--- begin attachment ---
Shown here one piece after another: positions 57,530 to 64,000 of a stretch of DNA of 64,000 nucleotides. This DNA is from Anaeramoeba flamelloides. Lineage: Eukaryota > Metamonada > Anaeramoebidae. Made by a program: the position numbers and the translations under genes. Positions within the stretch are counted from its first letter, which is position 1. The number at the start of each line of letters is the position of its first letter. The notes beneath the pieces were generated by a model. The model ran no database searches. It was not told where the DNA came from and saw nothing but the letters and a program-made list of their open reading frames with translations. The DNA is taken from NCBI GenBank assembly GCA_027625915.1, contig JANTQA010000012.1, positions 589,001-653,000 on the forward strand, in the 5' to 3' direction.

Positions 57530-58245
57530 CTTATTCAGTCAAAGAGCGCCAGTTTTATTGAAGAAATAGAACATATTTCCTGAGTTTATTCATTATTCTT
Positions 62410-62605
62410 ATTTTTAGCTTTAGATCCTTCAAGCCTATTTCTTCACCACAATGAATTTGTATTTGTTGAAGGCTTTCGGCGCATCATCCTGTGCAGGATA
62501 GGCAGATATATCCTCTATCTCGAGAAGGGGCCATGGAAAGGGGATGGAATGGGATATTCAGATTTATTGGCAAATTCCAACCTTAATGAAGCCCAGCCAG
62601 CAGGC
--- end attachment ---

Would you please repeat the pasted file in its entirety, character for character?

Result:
Shown here one piece after another: positions 57,530 to 64,000 of a stretch of DNA of 64,000 nucleotides. This DNA is from Anaeramoeba flamelloides. Lineage: Eukaryota > Metamonada > Anaeramoebidae. Made by a program: the position numbers and the translations under genes. Positions within the stretch are counted from its first letter, which is position 1. The number at the start of each line of letters is the position of its first letter. The notes beneath the pieces were generated by a model. The model ran no database searches. It was not told where the DNA came from and saw nothing but the letters and a program-made list of their open reading frames with translations. The DNA is taken from NCBI GenBank assembly GCA_027625915.1, contig JANTQA010000012.1, positions 589,001-653,000 on the forward strand, in the 5' to 3' direction.

Positions 57530-58245
57530 CTTATTCAGTCAAAGAGCGCCAGTTTTATTGAAGAAATAGAACATATTTCCTGAGTTTATTCATTATTCTT
Positions 62410-62605
62410 ATTTTTAGCTTTAGATCCTTCAAGCCTATTTCTTCACCACAATGAATTTGTATTTGTTGAAGGCTTTCGGCGCATCATCCTGTGCAGGATA
62501 GGCAGATATATCCTCTATCTCGAGAAGGGGCCATGGAAAGGGGATGGAATGGGATATTCAGATTTATTGGCAAATTCCAACCTTAATGAAGCCCAGCCAG
62601 CAGGC